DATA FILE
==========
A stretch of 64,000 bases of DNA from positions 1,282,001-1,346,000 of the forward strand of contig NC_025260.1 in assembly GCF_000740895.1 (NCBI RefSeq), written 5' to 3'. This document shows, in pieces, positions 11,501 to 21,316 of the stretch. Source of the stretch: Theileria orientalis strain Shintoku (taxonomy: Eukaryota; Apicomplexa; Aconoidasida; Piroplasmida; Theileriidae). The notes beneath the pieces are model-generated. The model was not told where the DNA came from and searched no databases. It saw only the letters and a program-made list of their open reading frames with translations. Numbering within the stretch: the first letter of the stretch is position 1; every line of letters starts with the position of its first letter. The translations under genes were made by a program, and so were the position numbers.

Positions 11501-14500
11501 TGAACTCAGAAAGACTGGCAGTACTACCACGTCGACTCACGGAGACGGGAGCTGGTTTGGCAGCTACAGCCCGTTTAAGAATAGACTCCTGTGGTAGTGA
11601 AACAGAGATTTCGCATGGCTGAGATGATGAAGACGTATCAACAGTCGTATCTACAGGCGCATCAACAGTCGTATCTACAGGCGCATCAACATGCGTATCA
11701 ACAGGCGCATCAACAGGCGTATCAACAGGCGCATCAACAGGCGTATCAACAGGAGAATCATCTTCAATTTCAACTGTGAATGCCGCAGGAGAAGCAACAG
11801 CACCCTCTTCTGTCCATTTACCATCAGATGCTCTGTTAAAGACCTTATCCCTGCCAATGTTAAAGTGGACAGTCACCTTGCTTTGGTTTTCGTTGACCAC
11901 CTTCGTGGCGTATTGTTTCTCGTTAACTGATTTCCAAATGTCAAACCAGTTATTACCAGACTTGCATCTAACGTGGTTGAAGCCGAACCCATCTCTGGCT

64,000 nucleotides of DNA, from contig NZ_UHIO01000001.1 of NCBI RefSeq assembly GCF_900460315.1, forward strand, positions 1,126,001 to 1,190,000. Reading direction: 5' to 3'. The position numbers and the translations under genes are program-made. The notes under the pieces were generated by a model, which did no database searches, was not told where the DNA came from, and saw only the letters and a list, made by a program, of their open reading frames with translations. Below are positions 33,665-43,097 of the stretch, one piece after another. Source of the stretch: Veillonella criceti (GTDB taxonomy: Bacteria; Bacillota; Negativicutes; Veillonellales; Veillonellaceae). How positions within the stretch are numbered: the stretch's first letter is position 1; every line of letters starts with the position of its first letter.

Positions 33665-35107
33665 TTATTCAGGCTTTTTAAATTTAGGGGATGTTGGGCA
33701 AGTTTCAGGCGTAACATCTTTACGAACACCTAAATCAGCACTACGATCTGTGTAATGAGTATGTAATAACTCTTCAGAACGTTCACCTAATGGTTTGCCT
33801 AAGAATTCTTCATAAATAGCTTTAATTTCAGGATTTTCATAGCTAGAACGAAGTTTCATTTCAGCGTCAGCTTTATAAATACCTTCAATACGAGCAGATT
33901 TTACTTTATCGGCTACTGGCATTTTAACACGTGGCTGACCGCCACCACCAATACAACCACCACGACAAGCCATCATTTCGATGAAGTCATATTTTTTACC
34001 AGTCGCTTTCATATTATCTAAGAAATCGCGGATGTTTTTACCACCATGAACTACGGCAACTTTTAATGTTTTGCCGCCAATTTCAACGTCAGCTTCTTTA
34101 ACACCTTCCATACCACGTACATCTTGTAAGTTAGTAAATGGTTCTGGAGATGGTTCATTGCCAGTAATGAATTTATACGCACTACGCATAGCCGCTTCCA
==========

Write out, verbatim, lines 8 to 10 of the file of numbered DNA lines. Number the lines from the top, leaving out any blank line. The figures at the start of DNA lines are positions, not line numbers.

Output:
64,000 nucleotides of DNA, from contig NZ_UHIO01000001.1 of NCBI RefSeq assembly GCF_900460315.1, forward strand, positions 1,126,001 to 1,190,000. Reading direction: 5' to 3'. The position numbers and the translations under genes are program-made. The notes under the pieces were generated by a model, which did no database searches, was not told where the DNA came from, and saw only the letters and a list, made by a program, of their open reading frames with translations. Below are positions 33,665-43,097 of the stretch, one piece after another. Source of the stretch: Veillonella criceti (GTDB taxonomy: Bacteria; Bacillota; Negativicutes; Veillonellales; Veillonellaceae). How positions within the stretch are numbered: the stretch's first letter is position 1; every line of letters starts with the position of its first letter.

Positions 33665-35107
33665 TTATTCAGGCTTTTTAAATTTAGGGGATGTTGGGCA